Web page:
11:09 reflections in the water were outstanding on this trip - I added a Canon SX20is to my camera bag and it turned out to be especially good at this type of image - we will see a few of these reflection images in journals for later days (I admit I went wild for reflections).

12:42 Ten Mile rock is a large block of Coconino Sandstone that fell from the cliffs above

13:30 around Mile 11.4 the Supai appears

Here is Brown Inscription at Mile 12 in the Supai (from 2008 trip)

13:36 USGS Inscription with geologist hammer image

John Zambrano image of hammer

13:38 Jeff Eorio photo

13:58 After Mile 12.5 the Supai Gorge becomes well defined – we will see a number of different gorges at river level during our trip

below is a detail of the Sheer Wall rapid we saw ahead in the Supai gorge

13:58 Mile 14.5 Tanner Wash enters on river left

13:58 Mile 14.5 Sheer Wall Rapid is formed by Tanner Wash

Mile 16 detail of Esplanade Sandstone in the Supai - this layer forms the Esplanade bench on the north rim down river - potholes are seen in the image below.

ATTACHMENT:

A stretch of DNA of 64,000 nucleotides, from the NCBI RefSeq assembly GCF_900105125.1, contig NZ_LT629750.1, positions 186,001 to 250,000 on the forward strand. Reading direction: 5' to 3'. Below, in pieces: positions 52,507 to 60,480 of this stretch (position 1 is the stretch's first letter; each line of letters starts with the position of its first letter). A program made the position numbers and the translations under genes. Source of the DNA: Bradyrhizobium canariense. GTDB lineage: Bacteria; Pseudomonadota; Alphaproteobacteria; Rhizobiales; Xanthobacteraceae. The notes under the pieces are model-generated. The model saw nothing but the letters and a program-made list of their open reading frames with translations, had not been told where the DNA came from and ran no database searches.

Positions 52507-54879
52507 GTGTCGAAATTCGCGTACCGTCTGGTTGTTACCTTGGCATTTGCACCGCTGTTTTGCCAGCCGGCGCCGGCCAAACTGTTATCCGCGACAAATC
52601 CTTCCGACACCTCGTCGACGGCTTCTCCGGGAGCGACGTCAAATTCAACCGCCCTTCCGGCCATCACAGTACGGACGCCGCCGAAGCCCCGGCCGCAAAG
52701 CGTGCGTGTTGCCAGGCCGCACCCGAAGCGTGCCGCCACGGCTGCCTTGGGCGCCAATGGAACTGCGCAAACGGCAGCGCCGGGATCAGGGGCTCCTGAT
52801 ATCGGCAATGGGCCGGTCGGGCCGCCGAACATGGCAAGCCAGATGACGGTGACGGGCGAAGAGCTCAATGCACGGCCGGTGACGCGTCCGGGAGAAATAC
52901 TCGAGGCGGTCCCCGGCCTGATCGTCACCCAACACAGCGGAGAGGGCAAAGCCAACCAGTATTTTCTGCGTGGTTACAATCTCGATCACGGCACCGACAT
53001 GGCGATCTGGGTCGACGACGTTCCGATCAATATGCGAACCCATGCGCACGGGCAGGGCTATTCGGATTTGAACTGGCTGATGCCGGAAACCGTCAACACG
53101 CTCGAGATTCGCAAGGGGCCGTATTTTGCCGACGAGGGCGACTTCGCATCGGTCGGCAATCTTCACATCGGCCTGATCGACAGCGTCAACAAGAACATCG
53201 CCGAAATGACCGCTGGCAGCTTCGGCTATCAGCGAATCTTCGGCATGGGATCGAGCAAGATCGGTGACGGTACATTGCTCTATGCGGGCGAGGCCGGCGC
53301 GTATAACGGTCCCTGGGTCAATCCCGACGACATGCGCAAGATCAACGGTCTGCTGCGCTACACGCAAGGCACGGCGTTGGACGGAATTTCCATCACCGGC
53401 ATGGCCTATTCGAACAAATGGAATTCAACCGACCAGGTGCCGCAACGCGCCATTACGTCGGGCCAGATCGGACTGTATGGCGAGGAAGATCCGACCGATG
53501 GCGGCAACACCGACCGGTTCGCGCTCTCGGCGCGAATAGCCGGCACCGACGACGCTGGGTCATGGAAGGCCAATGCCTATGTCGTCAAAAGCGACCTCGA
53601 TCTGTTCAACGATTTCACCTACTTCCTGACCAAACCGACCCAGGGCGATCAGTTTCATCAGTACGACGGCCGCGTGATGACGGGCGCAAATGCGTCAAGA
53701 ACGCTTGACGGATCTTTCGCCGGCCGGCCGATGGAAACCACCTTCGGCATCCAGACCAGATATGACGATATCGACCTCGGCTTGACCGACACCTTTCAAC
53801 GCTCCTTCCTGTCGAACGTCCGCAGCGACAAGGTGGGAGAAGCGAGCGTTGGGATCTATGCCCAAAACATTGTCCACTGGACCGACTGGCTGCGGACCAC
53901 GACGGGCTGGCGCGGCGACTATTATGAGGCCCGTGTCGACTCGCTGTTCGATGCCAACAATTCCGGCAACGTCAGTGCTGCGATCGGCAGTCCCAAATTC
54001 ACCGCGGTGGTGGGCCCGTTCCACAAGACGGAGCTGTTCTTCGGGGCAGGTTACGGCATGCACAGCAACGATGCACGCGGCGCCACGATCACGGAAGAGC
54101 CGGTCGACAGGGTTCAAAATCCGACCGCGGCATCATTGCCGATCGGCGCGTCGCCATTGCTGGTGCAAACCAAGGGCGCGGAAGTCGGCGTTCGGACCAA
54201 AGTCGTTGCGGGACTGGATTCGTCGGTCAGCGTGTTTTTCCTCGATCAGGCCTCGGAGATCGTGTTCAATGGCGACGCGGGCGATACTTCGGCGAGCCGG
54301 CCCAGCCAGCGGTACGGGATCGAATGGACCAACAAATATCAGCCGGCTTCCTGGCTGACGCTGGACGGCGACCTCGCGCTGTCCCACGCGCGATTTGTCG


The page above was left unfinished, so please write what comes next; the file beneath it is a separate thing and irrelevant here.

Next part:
On the north rim, this layer erodes as a flatish surface similar to the slickrock common in Utah.  It easily forms depressions/holes that are a source of water for hikers in the Esplanade. Of course, one cannot count on finding this water but many potholes are large and maintain water for weeks – so recent trip and weather reports can be very useful.

The SX20is camera is a 20x superzoom - this came in handy for a number of later Geology photos.  I tried it out on day 1 on a fly on our boat with the below result:

Mile 20.8 is North Camp - our first camp.  It is located on river right just above rapids which provides background noise to cover up happy river runners snoring.